It plunged into the sun, and survived. Space mavens from NASA scientists to legions of amateur astronomers were glued to their computer screens as spacecraft cameras caught what they thought would be Comet Lovejoy’s death plunge and watched, amazed, as it emerged from the sun’s atmosphere.
“It’s absolutely astounding,” said Karl Battams of the Naval Research Lab in Washington, D.C., in a statement from NASA. “I did not think the comet’s icy core was big enough to survive plunging through the several million degree solar corona for close to an hour, but Comet Lovejoy is still with us.”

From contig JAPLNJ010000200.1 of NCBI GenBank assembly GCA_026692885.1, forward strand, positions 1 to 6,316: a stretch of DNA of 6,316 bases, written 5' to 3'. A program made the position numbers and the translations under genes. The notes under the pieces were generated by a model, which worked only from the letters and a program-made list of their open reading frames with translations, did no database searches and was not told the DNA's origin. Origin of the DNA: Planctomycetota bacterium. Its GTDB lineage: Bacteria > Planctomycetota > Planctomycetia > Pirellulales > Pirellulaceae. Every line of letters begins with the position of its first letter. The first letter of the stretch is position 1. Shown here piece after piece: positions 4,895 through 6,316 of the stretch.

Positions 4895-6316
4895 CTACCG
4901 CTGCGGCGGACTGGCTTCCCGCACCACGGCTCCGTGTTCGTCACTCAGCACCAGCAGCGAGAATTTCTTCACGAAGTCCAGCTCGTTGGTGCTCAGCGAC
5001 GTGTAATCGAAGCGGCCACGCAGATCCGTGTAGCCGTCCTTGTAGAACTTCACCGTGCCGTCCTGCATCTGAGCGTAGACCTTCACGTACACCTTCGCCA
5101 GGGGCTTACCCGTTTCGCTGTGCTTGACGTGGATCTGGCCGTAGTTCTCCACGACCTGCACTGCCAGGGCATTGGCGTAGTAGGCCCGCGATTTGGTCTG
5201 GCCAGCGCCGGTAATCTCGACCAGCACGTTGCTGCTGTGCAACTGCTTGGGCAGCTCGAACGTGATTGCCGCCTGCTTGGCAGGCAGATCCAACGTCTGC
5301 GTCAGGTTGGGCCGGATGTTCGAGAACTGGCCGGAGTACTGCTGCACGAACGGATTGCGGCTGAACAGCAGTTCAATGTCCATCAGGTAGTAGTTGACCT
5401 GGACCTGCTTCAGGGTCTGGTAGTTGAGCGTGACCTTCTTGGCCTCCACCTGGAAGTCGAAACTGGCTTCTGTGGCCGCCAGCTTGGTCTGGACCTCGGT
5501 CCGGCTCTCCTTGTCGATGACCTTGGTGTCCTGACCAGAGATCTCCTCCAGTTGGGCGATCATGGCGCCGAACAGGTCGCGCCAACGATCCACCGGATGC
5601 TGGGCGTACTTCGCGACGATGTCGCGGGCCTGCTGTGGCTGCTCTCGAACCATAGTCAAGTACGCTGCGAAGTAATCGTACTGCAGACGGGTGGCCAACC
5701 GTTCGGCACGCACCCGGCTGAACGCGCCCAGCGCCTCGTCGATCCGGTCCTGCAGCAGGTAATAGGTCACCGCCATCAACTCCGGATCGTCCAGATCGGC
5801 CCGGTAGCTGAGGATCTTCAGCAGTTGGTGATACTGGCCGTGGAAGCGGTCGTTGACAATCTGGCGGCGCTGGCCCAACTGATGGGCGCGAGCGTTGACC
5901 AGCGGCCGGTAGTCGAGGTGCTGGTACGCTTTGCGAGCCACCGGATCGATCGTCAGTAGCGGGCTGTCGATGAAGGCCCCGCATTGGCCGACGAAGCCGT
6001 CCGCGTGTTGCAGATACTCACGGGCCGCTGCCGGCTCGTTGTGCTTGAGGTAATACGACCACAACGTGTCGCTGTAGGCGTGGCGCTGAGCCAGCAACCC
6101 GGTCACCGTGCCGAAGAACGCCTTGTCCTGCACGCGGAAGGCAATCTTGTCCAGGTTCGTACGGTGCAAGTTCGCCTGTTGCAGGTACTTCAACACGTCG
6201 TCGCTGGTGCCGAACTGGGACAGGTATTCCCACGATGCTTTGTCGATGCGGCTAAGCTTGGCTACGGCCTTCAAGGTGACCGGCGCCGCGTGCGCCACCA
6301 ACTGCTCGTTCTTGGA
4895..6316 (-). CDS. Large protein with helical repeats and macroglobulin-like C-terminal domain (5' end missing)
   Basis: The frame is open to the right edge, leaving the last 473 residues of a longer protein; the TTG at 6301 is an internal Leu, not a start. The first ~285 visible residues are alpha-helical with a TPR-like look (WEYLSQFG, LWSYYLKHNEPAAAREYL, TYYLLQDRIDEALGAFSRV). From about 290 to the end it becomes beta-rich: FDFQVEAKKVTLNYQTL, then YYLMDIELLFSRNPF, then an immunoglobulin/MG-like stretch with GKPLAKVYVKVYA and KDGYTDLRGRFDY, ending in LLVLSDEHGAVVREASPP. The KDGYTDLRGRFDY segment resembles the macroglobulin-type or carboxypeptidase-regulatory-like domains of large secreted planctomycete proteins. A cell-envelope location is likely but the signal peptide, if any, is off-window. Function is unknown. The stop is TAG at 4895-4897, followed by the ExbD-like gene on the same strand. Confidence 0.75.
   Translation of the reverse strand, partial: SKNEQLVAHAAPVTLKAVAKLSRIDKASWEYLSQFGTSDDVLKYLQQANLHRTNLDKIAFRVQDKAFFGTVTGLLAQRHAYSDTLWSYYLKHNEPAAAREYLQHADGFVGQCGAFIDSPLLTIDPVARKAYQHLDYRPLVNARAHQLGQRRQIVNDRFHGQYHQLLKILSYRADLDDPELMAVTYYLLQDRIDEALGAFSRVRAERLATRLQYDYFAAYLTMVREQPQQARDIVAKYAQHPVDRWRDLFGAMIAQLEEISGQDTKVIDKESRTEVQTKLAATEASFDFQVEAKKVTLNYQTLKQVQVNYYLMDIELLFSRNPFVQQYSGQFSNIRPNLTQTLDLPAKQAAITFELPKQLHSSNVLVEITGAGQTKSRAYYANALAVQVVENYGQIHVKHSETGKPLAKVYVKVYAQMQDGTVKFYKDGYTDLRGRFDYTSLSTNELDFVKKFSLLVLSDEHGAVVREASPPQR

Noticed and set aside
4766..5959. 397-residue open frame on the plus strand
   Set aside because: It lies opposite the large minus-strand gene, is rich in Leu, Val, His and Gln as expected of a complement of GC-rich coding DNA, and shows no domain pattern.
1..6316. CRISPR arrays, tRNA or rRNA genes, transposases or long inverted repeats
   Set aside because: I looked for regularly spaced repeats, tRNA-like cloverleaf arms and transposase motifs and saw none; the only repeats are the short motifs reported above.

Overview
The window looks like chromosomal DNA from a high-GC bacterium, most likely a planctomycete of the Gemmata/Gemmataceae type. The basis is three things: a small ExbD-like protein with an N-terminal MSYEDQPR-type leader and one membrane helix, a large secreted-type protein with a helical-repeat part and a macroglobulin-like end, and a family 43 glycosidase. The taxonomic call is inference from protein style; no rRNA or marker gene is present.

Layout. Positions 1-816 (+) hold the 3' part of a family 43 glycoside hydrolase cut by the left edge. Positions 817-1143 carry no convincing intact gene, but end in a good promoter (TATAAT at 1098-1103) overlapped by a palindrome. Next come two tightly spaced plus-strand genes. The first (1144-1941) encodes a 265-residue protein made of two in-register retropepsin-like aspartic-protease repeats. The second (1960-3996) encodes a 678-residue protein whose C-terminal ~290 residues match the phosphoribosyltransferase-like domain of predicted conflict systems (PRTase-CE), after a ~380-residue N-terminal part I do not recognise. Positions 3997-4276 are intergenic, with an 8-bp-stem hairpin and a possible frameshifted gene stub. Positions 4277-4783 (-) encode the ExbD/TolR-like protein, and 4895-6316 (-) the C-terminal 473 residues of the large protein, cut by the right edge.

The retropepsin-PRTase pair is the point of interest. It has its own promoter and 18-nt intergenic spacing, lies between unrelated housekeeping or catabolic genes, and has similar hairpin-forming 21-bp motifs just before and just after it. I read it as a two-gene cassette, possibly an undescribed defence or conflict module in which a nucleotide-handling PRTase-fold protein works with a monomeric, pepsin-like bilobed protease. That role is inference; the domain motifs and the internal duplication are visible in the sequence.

Five spacecraft recorded Lovejoy’s adventure, NASA said: NASA’s Solar Dynamics Observatory (SDO) and twin STEREO probes, Europe’s Proba2 microsatellite, and the ESA/NASA Solar and Heliospheric Observatory. The SDO caught video of the comet entering and emerging from the sun’s atmosphere. More movies and images are available at the Solar and Heliospheric Observatory.
It is the only one of about 2,000 so-called sun-grazing comets to survive the trip, the Associated Press reported, although only about 10 percent of Lovejoy did so. But it has 800 or 900 years to replenish as it travels in its elongated orbit through the solar system, the AP said. Maybe it can reclaim its tail, which apparently got stuck in the sun’s magnetic field, NASA scientists told the AP.